Resiliency in Construction, Part 2: Ideal Resiliency for Your Building

by Andrew Dykeman, Project Executive

In the first installment of our resiliency series, we discussed the case for resiliency and its relationship to economic security and business continuity. Sounds great in theory, but what does it look like in practice?

Like most things in life, the answer can be complicated.

The right mix of systems and solutions for one building could be entirely different from what’s best for a building located directly next door. Ultimately, the prescription for your ideally resilient facility will depend on a balance of available budget, level of risk, and the operation your building needs to perform after a disruptive event has occurred. It will also depend on the bones of your existing structure, site and soil conditions, as well as the building’s height and mass.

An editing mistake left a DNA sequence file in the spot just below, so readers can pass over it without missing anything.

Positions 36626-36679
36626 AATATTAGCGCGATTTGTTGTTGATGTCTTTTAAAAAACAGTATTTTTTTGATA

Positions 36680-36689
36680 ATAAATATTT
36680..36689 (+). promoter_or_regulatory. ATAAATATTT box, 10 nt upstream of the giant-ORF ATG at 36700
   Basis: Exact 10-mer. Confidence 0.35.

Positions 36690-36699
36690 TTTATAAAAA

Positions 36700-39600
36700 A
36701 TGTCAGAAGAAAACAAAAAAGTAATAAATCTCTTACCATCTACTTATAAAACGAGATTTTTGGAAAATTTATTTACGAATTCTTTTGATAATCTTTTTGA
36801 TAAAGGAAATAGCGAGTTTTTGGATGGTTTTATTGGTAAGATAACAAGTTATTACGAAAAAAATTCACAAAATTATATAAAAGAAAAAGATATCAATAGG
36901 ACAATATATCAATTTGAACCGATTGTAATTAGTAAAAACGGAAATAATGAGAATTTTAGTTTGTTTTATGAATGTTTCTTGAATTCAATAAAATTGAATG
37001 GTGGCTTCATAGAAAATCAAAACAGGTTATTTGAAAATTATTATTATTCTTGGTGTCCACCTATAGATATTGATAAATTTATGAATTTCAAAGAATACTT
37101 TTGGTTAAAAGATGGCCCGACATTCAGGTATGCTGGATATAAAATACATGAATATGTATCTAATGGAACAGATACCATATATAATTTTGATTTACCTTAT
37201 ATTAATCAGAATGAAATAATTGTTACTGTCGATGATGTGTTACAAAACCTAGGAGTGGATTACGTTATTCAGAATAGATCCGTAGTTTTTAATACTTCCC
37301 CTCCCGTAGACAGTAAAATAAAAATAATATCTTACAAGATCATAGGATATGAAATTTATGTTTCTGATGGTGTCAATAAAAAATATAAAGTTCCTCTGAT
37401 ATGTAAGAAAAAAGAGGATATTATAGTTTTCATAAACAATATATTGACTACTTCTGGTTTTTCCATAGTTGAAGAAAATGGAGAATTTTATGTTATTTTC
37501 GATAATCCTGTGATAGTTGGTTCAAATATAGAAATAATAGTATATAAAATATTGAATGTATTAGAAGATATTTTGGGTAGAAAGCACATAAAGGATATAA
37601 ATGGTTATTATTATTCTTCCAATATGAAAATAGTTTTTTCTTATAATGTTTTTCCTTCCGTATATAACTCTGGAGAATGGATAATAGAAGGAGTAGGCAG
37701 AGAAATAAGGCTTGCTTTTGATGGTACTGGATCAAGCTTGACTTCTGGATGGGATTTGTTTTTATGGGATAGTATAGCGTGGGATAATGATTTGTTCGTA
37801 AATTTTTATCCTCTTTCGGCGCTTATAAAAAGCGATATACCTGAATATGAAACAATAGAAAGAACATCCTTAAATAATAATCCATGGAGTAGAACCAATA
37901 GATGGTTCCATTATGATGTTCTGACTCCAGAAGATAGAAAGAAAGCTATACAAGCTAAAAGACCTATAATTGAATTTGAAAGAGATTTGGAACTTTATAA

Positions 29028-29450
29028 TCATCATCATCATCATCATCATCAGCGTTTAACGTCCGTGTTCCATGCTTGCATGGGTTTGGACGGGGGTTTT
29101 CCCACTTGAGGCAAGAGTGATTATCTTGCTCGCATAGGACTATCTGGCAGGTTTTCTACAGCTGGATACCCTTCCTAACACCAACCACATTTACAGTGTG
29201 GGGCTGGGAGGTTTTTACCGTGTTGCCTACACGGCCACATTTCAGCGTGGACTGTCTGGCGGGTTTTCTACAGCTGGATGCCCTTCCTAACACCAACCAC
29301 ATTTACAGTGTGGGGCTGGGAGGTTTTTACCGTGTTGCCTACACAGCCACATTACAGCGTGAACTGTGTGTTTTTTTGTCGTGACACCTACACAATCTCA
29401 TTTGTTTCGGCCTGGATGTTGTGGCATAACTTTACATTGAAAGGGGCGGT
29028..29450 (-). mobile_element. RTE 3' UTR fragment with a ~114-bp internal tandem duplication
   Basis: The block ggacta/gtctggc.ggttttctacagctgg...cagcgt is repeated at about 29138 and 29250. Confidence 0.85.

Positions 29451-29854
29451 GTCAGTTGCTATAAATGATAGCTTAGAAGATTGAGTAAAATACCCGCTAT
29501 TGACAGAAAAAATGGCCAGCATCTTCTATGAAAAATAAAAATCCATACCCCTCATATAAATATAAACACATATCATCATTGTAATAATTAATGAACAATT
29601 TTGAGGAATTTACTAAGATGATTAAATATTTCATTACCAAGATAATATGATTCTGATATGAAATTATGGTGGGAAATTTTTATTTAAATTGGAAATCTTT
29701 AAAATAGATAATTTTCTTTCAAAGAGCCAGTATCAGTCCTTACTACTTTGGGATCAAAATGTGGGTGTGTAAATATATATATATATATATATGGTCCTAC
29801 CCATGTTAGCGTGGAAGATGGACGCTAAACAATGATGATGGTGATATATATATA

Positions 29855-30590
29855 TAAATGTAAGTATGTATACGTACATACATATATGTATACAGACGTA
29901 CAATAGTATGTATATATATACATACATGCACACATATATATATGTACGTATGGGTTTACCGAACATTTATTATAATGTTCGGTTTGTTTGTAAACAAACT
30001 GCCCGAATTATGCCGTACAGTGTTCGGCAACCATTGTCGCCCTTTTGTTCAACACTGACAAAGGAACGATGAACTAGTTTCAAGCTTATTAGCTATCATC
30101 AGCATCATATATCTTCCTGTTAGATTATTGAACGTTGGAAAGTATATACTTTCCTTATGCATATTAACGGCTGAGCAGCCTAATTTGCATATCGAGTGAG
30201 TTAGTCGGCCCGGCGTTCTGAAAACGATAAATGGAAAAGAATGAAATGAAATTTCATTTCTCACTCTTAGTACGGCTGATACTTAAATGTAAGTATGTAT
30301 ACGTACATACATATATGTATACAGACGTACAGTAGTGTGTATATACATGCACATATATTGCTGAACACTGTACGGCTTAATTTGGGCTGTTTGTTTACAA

While occupant safety is the most important factor in every situation, for building owners looking to make informed decisions about how to design or retrofit a building to ensure asset security and continuity of business, there’s a lot to think about. Let’s break things down one at a time.

The first and likely least surprising consideration is the budget, as it will be the driving factor for everything that follows. If you know what you have available to spend, you can start to prioritize what’s most important for your project.